Writing and Speaking: The Importance of Linking Words [IELTS TIPS]
Bridges, links, ties, bonds, joiners, connectors and ligaments – what do all these things have in common? They all connect things! They all bring things together. They take two or more things, join them in some way, and make them one. Now, imagine a world with no bridges. Imagine not having laces in your shoes. Imagine a human body without ligaments joining the bones together. Without important links, things fall apart, and things become isolated. So what does this have to do with IELTS? As you prepare for test day, a key point to writing and speaking is your ability to use linkers. Linkers are words and phrases that connect your writing and speaking. They help the reader form logical relationships between ideas. And in terms of speaking, they help the listener more clearly understand responses.
In addition to the above, linking words are important for your IELTS score. As you might already know, part of your writing mark includes organizing your writing clearly. As for speaking, the public band descriptors ask you to connect your ideas in a fluent and coherent way. So basically, if you want to be clearly understood, and improve your IELTS scores, you should have good linking-word skills.
By now you should know that linking words are important. But what are they? How do they work? Why are they part of a grade for the English language ability?
Let’s start with speaking. Linking words have two functions in speaking. They help guide the direction of your ideas and they give you time to think. For example, if you use the transition words “On the one hand,… On the other hand” you signal to the listener that you are discussing two sides. These transition words tell the listener to be alert for two opposite ideas. The other function is giving you time to think. For instance, if you say “If I were to give my honest opinion about this…”, it gives you time to speak. While you are bridging the ideas with the linker phrase, it gives you time to think of what to say.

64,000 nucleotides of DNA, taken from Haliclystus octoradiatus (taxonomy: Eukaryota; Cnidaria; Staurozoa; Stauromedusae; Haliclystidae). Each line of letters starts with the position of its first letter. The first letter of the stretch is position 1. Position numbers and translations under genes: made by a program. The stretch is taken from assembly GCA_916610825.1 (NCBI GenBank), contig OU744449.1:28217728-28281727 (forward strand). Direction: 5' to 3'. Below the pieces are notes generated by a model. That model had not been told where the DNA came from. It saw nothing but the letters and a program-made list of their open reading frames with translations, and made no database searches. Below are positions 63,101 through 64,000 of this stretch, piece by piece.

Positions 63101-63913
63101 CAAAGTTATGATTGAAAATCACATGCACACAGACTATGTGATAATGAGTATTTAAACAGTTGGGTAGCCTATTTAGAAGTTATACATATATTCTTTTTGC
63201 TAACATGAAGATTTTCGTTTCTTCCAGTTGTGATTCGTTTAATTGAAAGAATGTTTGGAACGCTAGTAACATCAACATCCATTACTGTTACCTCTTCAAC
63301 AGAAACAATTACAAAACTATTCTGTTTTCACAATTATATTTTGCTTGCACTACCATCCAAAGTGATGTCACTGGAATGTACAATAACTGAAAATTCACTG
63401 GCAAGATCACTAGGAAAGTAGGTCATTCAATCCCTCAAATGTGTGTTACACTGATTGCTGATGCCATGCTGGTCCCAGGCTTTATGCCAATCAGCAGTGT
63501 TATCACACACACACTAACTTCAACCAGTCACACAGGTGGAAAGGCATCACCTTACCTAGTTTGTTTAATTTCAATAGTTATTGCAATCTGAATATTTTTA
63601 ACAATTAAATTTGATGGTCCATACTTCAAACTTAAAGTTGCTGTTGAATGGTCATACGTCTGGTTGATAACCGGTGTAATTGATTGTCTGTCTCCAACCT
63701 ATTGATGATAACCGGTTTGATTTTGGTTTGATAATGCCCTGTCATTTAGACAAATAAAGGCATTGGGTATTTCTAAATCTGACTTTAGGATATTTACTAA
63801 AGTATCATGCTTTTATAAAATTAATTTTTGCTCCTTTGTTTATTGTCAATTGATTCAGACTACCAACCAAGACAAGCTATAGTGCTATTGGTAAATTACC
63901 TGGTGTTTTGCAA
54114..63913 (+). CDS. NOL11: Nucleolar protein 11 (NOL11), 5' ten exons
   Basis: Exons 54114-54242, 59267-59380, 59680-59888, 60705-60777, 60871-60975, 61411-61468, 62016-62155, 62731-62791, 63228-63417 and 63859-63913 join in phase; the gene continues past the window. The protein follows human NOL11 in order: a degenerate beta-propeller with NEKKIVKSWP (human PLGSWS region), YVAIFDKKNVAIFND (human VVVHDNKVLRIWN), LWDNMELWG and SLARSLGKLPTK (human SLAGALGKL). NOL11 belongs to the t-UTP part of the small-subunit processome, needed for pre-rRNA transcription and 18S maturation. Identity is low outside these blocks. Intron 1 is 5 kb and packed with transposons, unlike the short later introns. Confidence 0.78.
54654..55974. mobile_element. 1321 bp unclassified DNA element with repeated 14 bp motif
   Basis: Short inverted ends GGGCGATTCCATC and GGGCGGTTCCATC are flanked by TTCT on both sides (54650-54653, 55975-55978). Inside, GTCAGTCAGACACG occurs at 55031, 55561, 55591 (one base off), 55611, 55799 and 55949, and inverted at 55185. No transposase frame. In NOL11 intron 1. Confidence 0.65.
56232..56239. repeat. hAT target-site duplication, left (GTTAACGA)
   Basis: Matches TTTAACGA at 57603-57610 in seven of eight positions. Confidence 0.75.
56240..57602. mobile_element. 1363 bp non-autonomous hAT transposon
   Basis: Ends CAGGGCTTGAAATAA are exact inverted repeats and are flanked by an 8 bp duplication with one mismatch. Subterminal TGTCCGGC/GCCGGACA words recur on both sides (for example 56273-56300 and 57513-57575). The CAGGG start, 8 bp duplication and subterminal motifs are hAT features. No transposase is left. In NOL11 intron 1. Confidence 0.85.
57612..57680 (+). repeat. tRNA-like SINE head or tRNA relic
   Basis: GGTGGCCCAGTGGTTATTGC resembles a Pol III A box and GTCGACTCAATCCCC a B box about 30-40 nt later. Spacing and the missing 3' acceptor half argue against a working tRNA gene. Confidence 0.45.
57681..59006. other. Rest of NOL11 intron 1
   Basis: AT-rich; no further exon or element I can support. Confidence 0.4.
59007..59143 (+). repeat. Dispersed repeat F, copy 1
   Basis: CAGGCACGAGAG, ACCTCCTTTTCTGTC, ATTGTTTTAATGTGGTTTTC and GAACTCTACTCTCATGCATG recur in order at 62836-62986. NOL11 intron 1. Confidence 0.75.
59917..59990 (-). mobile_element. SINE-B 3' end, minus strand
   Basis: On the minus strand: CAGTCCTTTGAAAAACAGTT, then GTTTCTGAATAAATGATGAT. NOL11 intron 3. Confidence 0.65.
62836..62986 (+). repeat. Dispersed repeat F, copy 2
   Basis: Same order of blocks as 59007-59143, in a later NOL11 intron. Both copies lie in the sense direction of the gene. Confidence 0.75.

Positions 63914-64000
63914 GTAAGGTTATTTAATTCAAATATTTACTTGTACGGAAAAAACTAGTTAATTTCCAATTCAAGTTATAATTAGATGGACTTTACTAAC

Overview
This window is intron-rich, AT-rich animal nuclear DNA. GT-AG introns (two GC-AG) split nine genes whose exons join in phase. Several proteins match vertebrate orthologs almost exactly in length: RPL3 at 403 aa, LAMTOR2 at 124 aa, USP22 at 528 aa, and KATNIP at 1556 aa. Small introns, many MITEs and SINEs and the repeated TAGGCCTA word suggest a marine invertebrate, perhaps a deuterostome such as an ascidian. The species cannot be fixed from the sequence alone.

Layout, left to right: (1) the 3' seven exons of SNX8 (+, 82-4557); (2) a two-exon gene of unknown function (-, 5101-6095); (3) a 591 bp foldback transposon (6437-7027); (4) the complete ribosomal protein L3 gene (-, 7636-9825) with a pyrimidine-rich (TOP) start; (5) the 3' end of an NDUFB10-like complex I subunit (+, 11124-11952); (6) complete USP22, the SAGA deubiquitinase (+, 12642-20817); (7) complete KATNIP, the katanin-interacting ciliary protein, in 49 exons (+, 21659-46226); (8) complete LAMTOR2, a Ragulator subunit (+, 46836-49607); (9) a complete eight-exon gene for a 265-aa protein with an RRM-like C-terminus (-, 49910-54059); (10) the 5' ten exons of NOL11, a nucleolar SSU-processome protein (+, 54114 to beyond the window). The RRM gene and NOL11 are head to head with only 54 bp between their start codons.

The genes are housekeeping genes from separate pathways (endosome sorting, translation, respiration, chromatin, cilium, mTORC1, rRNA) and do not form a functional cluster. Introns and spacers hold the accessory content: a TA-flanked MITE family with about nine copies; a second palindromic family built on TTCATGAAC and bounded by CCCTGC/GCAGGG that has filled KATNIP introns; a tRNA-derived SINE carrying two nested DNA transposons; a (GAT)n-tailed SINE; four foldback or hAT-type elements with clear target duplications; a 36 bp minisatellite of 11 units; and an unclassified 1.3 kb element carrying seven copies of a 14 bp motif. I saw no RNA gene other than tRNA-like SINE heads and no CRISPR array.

The big difference you’ll find in writing is that linking words are usually more formal and don’t have the function. As you may know, any basic paragraphing skills or essay skills course will task you with linking word exercises. To give a few examples, in problem solution essay, you might use the transition phrases “as a result”, “due to the fact that”, and “because of this”. You might also see linkers recommended for the ends of an essay such as “In conclusion”, “to sum up”, and “all in all”.
There are hundreds of linker words, phrases, and writing techniques out there, so I won’t go into detail. I will, however, pass on some tips to help you focus on this skill.
Tip #1 - Don’t overuse transitions
I talk to a lot of teachers that always complain about this. Their English language students learn a few transition words, then use them in every sentence. The grammar is correct, but the writing seemed robotic. Every paragraph used “first”, “second”, “third”, and “finally”. Try and read lots of examples and don’t use them if you don’t need to.
Tip #2 - Be accurate
As mentioned, there are thousands of ways to connect your ideas. Make sure you do it correctly. Do your homework and know the difference between phrases like “results of” and “results in”.
Tip #3 - Mix it up
I once had a friend who said “Actually” about 100/hour. It was really annoying! Remember that a variety of effectively used phrases will give you the highest points.
Tip #4 - Stop the ahhhs and umms
One way to get a low mark on the speaking exam is to say “ummmm” and “ahhhh” a lot. This shows you aren’t very fluent in English. Try and replace these with linker words and other discourse markers.
Although transitions don’t have meaning when they're all alone, they are an important part of communication. That said, find some time to highlight, practice, test, and make use of linking language. If you do an online search for the keywords linker words, discourse markers, transition words, you will find a lot of material to study. Improving in this area will help you become a better speaker, a better writer, and might just improve your IELTS score! Best of luck on test day.
By Tony Rusinak, IELTS Expert